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How to look after disc brakes and get the best performance out of them

If you've moved over to disc brakes here are some top tips for keeping them in perfect working order

The beauty of disc brakes is that they require very little maintenance, but there are few tricks to ensure you get the best performance out of them and ensure they keep working nicely.

If you’re reading this article it’s safe to assume you have a bike (road, cyclocross or adventure) with disc brakes, and if you’re new to discs you might be wondering how you can look after them to ensure the work reliably and consistently? We’ve got some top tips to keep your brakes in tip-top condition.

Disc brakes might seem scary but really they are no more difficult to look after than rim brakes, and in our experience, they actually require less fettling. But there are a few things you can do to ensure they work well all of the time.

- Everything you need to know about disc brakes

Bed your brakes in

We’ll start with a top tip for anyone that has just bought a new disc brake bike. Brand new disc brakes won’t deliver their full power out of the box, and that’s because the rotor and pads need bedding in.

Simplon Pavo GF Disc - riding 1.jpg

Bedding in the pads will prepare the surfaces of the disc rotor and pads by distributing pad material over the rotor to improve the friction between the two parts.  Bedding in brakes is really easy but it’s worth doing before you head out for that first ride.

SRAM has a really good guide for bedding in disc brakes, and it’s advice that has worked for us:

Accelerate the bike to a moderate speed and then firmly applying the brakes until you are at walking speed. Repeat this process 20 times. Then accelerate the bike to a faster speed and apply the brakes until you are at walking speed. Repeat this process ten times. It’s important that during this process you never come to a complete stop or lock up the wheels at any point.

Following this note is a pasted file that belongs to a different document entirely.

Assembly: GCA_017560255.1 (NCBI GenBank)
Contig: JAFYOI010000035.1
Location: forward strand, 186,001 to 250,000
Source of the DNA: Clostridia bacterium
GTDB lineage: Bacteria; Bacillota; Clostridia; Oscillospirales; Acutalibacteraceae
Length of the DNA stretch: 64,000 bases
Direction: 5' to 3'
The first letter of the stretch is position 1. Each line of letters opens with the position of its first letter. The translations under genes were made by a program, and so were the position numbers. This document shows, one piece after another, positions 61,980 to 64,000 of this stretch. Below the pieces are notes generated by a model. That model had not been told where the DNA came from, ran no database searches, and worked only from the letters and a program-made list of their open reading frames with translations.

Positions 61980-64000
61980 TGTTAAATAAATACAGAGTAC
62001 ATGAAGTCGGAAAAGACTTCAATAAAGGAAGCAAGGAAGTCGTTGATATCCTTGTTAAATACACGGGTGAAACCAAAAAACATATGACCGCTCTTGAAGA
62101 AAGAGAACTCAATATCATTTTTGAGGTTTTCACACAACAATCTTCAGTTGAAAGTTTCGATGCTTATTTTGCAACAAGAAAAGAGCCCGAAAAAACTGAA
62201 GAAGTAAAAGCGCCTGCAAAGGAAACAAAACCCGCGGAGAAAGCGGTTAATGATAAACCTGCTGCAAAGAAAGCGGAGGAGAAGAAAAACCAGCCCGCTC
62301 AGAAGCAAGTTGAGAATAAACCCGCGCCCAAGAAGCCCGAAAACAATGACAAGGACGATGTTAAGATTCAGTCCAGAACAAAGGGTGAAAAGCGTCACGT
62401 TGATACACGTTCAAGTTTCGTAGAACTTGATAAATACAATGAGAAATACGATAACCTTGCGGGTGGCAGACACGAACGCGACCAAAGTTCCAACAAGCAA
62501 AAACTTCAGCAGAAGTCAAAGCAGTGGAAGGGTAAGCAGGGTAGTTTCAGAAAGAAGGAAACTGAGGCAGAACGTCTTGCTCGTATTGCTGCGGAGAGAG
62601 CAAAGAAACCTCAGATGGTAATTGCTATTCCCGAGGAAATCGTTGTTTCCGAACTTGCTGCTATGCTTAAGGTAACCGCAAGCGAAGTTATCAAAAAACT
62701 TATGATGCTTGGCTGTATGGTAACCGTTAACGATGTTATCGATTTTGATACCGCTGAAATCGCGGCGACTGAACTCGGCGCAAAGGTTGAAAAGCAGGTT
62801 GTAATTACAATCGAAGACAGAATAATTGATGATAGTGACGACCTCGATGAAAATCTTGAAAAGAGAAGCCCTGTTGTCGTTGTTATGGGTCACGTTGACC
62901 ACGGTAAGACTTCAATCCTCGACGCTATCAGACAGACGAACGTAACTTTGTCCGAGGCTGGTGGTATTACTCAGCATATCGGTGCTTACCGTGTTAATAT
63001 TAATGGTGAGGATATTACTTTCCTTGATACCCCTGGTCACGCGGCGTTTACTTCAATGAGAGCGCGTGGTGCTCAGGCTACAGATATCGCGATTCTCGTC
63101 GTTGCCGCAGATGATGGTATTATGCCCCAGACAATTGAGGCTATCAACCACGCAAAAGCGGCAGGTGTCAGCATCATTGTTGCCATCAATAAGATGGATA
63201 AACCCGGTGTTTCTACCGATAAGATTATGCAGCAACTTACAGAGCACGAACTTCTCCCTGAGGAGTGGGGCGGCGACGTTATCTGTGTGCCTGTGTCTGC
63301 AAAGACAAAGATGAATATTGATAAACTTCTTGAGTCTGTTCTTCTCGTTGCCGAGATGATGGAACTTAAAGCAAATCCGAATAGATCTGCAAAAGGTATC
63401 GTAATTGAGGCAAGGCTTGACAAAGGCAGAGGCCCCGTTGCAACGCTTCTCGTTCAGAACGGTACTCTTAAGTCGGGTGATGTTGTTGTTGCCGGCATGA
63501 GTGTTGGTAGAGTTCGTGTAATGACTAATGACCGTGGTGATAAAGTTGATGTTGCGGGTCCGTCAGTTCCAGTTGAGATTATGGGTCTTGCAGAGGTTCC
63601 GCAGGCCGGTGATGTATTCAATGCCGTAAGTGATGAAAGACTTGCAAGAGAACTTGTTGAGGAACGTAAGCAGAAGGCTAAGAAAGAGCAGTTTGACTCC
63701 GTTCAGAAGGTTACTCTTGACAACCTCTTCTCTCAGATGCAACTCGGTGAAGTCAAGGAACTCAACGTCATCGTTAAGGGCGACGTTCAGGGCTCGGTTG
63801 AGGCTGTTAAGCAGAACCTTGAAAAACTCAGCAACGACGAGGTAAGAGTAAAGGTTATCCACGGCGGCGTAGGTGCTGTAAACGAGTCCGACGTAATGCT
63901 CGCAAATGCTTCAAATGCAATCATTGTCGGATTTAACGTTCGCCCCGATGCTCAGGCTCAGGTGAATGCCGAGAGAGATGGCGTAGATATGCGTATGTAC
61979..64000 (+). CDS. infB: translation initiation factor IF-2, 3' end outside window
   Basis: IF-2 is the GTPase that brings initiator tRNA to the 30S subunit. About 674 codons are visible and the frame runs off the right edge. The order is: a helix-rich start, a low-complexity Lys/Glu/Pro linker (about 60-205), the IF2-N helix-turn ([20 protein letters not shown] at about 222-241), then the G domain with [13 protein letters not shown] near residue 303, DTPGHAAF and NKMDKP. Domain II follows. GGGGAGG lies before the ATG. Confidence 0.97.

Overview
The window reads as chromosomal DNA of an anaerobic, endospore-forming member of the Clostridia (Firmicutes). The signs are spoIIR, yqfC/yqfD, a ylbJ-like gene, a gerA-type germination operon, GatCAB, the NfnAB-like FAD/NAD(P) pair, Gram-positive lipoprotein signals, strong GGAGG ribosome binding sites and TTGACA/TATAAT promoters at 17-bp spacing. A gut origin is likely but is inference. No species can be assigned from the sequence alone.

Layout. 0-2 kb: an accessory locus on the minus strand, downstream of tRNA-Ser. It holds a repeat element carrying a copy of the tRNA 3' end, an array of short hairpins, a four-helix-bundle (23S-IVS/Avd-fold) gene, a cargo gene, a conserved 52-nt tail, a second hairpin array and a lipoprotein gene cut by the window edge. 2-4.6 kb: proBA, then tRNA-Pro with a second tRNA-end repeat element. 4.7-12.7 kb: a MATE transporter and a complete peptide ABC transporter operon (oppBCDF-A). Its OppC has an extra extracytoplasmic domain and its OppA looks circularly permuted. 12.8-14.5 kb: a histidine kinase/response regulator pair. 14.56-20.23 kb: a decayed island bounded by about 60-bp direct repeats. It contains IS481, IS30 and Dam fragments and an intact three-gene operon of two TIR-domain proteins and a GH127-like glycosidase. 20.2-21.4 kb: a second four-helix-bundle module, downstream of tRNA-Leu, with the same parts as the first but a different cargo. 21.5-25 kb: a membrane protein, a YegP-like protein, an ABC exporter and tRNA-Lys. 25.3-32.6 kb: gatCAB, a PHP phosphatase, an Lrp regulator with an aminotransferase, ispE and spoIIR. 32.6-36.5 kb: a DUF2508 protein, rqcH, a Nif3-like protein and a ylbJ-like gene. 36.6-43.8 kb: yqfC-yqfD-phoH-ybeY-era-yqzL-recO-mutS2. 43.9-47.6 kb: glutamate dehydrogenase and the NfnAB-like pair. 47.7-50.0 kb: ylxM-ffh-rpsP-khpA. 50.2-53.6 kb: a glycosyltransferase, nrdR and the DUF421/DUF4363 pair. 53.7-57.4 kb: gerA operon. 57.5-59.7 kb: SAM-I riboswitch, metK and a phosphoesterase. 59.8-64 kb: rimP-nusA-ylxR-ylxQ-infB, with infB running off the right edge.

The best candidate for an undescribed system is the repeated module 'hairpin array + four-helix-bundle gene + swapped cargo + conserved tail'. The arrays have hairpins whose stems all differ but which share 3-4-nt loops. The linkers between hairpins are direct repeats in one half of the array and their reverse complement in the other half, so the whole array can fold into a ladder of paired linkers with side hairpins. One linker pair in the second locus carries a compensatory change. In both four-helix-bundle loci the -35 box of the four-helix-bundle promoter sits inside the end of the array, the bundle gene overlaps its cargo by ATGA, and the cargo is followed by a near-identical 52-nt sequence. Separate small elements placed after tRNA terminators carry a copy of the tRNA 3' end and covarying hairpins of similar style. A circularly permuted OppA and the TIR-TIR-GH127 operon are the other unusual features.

Doing this process should drastically improve the performance of your brakes and prepare them for many happy rides.

Rubbing brakes

This is the most annoying complaint with disc brakes. It was a more frequent issue with early generation disc road bikes but the adoption of the flat mount standard and most wheel and frame manufacturers improving manufacturing tolerances has led to rubbing brakes being much less of an issue than they ever used to be.

Pashley Pathfinder - disc rotor

If your brakes are rubbing though, what can you do to sort them? The first thing I would always recommend people try is centring the caliper over the rotor. To do this, simply slacken off the caliper bolts, spin the wheel, then with the brake lever applied, tighten the bolts. Most of the time this tip works a treat. Occasionally I might have to do it twice but it usually works for me.

Squealing pads can also be a sign that the pads are worn out. It's a little more tricky to take a closer look at disc brake pads compared to rim brakes, taking the wheel out can make the task a little easier. If you do need to replace pads, you might be wondering what sort of pads you need. Yes, disc brake pads come in many flavours - here's our handy guide.

If the brakes are still rubbing, then you might have a bent rotor, which leads me onto…

Bendy rotors

This is mainly an issue if you’re travelling or flying with the bike, the thin aluminium rotors can bend if enough force is applied. If flying you can remove the rotors, an easy job with the CentreLock rotors that are increasingly taking over from older six bolt rotors. The other option is to make sure you pad the rotors very carefully